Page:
As a Virginia business owner, you know how difficult it is to find a commercial space that is affordable and suitable for your company needs. When you find the right warehouse, storefront or space that is what you’re looking for, you may feel tempted to quickly sign on the dotted line and move ahead. However, you would be wise to consider whether you should negotiate the terms of your commercial lease.
Landlords want to protect their interests, but you have the right to do the same. If you sign a lease agreement without careful consideration of the terms, you could be exposing yourself to the potential for financial loss and other complications. It may also be beneficial to have an attorney review the terms of your contract before you sign a binding agreement.
What’s in your lease?
The terms of your lease matter. While the small print of your lease may not seem like a big deal at the time, it is possible that these terms could negatively impact you down the road or lead to financial loss somehow. Some of the specific terms you may want to negotiate include:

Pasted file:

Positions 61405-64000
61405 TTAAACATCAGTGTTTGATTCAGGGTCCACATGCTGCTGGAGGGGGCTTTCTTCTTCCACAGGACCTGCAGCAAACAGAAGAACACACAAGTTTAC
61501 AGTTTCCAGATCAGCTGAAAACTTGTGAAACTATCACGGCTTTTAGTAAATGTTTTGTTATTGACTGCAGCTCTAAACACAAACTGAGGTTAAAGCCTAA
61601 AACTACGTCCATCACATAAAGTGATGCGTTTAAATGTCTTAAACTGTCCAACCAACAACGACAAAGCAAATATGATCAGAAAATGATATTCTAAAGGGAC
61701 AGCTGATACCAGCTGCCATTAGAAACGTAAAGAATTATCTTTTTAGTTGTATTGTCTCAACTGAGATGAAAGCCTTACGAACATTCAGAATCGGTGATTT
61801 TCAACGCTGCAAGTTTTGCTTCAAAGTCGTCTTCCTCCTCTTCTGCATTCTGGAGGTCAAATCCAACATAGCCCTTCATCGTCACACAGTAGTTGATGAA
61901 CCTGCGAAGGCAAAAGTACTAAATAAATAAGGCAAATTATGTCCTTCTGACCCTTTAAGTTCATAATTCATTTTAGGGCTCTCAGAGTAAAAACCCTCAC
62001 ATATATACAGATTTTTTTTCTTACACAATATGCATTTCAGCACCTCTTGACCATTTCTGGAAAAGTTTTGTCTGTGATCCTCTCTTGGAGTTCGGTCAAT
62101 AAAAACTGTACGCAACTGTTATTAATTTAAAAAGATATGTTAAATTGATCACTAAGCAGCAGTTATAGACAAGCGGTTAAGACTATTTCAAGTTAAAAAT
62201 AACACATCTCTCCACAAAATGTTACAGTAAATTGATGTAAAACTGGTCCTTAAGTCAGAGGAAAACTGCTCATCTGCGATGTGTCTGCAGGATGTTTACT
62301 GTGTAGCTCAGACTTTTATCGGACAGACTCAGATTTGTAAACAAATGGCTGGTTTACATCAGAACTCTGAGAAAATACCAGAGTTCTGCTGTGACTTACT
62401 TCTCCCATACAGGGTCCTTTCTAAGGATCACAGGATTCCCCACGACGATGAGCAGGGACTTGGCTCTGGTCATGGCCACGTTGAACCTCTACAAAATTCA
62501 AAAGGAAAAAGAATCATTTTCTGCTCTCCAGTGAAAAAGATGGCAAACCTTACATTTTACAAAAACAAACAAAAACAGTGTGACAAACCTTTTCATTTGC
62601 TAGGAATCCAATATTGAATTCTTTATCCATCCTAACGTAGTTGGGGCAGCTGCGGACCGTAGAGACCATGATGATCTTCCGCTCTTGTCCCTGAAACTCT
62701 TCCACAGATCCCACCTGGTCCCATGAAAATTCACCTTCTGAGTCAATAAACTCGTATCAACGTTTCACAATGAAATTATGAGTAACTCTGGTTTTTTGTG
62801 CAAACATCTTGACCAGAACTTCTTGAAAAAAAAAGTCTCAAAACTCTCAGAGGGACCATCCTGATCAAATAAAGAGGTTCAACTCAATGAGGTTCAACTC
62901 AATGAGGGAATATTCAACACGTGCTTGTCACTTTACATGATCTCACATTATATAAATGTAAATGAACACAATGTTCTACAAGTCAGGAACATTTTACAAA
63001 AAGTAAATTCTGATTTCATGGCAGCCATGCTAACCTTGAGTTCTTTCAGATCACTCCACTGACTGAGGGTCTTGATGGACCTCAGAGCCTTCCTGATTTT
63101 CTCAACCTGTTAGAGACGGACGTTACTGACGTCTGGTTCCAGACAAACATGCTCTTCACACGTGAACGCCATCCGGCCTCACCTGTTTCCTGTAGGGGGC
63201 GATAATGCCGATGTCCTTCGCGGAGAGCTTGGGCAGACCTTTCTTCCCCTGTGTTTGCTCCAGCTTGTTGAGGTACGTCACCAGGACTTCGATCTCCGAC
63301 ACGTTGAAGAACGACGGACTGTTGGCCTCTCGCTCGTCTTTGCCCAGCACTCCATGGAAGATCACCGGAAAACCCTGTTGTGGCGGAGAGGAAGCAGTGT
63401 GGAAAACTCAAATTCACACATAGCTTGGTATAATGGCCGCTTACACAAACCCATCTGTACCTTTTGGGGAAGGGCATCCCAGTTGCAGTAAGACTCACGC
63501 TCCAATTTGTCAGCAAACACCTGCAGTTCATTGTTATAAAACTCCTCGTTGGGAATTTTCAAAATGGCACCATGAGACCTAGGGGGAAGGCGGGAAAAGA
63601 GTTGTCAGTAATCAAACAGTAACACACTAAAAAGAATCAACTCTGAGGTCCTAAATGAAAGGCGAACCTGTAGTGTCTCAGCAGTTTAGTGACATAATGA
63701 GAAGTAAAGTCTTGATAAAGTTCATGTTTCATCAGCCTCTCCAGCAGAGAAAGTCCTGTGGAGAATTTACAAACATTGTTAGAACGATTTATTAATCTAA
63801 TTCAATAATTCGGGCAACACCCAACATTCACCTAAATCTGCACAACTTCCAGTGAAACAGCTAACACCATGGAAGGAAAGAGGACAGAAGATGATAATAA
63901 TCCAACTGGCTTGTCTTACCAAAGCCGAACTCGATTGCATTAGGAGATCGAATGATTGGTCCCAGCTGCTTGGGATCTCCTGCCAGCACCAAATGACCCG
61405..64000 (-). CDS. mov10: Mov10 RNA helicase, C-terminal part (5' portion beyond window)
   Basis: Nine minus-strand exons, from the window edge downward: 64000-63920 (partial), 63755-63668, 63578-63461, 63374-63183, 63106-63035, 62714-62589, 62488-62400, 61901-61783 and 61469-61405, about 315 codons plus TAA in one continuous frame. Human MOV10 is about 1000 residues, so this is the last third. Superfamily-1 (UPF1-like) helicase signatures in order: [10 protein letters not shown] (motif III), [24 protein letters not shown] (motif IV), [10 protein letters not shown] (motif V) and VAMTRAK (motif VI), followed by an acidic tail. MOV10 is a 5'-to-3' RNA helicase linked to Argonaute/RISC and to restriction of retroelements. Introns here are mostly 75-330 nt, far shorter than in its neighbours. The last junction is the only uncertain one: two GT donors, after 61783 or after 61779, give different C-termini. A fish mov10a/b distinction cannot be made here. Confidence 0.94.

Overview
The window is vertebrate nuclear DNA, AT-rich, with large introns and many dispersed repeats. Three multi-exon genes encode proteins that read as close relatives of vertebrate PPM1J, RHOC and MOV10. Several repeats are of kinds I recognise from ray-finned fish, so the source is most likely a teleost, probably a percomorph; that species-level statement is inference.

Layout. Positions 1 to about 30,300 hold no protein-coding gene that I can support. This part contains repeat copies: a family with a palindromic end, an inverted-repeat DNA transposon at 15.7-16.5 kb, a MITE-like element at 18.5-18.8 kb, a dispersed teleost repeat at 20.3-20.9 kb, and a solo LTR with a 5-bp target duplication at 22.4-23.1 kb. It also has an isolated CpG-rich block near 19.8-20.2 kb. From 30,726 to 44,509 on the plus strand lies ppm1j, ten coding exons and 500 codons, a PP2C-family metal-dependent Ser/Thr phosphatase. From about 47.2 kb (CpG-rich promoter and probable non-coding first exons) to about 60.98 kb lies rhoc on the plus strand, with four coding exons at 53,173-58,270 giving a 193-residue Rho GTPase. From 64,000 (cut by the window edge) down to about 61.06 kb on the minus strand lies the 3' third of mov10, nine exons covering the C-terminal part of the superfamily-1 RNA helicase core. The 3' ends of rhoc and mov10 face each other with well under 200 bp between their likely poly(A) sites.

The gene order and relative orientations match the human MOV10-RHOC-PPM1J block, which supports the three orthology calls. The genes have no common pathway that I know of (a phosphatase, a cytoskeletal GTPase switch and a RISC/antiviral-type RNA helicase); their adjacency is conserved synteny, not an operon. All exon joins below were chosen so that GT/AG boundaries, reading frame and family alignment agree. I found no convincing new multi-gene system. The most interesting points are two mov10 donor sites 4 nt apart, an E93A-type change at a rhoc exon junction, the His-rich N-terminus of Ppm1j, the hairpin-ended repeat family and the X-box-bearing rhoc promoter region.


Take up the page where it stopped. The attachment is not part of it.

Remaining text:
- Rent — You need to know what you will pay in rent, but you also want to know if your contract includes terms pertaining to rent increases down the road. You also need to know what’s included in your rent, such as utilities and insurance.
- Changes to space — Your lease should include terms that outline how it will work if you need to alter or update the space after occupying it. You may need to negotiate who is responsible for the costs and which party will have to pay for repairs.
- Length of the lease — You should know how long the terms of your lease will hold you. You may be able to negotiate the life of the agreement, as well as include terms regarding early termination, subleasing and more.
These are only a few of the things you may want to negotiate for your lease. As with all types of legal agreements and business contracts, you will find it helpful to speak with a lawyer about your commercial lease and what you need to do to protect the interests of your business. An assessment of your case will help you understand what you need for your company’s future operations.